At another Toys’R’Us, also last year, two women got into a violent altercation. The situation spiraled out of control and the men with the women pulled guns and shot each other. Both died.

At a Target in New York, numerous shoppers were trampled. When the store opened its doors to the crowd, the crush of people pushed those at the front of the line down and then stormed over them. Luckily, Target staff responded quickly and pulled the fallen shoppers to safety. The number of injuries from the incident is unclear, but it’s mere luck that no one was killed.

Two years earlier, one Wal-Mart worker wasn’t so fortunate. The Black Friday shopping mob trampled him to death when the store threw open its doors.

Even people who avoid physical altercations and stampeding mobs may find their shopping day in ruins. In Southern California, three women finished a Best Buy shopping spree, dropped their purchases off at their car, and went to shop at J.C. Penny’s. When they returned, all their Best Buy purchases were gone – more than $1,000 in gifts were stolen from them.

There are three major safety considerations when you’re shopping on Black Friday:

    • First is dealing safely with the crowds, especially if they start to get pushy or violent.
    • Second is keeping your personal and financial information secure.
    • Third is protecting your purchases from theft once you’ve made them.

Handling the Crowds If You Insist on Participating in Black Friday

The crowds present the biggest physical danger on Black Friday. When a waiting and impatient crowd surges forward through the newly opened doors of a department store, there’s a chance someone will fall and get trampled.

The easy solution is not to be first in line! Arrive at the store a few minutes after the doors open and you’ll be able to walk in and join shoppers without risking the press of the initial crowd. If you can’t resist the temptation of waiting in line and being the first one in, then call the store ahead of time and ask the manager what plans he has for crowd control if people are unruly.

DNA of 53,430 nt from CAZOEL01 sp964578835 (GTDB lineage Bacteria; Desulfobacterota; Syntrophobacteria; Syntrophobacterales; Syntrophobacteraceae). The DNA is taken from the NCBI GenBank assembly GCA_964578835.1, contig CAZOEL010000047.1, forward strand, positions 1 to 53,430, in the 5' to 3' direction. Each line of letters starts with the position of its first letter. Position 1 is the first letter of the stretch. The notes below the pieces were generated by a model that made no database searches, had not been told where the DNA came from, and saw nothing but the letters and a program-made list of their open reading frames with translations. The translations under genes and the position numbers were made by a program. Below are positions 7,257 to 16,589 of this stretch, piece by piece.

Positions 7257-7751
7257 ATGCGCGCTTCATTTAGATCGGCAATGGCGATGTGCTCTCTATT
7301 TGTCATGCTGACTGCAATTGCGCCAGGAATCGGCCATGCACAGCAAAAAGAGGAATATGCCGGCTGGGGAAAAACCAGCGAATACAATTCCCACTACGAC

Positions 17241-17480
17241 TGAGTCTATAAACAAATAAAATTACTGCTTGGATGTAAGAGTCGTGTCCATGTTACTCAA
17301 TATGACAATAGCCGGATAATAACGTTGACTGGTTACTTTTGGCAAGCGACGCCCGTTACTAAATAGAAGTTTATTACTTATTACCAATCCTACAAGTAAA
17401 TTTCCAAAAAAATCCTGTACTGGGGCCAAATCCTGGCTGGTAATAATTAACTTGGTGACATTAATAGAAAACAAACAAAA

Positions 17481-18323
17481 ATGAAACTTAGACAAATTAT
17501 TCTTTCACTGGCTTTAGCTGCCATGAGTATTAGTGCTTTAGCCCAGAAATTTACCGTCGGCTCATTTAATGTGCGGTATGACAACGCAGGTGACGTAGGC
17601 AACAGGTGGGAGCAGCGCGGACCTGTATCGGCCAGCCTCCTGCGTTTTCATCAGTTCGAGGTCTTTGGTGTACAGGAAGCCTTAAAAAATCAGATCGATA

Your goal is to hear that the manager has a plan – that he’s thought about the potential problems, staffed accordingly, and is prepared to keep the event safe. If the manager is clueless, maybe pick a different store as your “door-opener” for the day.

Once inside, people sometimes get into fights over products or their place in line at the register. The best way to avoid these situations is to be exceedingly polite and very direct. If someone cuts in line, you can choose to let it go or ask a question like, “Excuse me, why do you think it’s okay to cut in front of me?”

The trick is to keep your tone openly curious rather than being accusatory. When confronted in this manner, most people will apologize and go to the end of the line. Or, you can ignore the jerk, let her cut, and chalk it up as an amusing story you can tell later. Take the approach that’s most comfortable for you. Remember, whatever you’re buying isn’t worth a black eye or worse!

While you’re shopping, remain aware of your space. Avoid bumping into people and be mindful of people who are getting too close to you. It’s unlikely they’re making a move for your wallet, but certainly possible, so it’s better to be safe than sorry.

Identity Theft Risks Are Higher during the Mayhem

Some enterprising criminals use the long Black Friday checkout lines as an opportunity to collect credit card and checking account information. They’ll wait in line behind you and nonchalantly check over your shoulder to see your credit card number or the account number on your checks. They may even try to spy your pin number when you punch it in.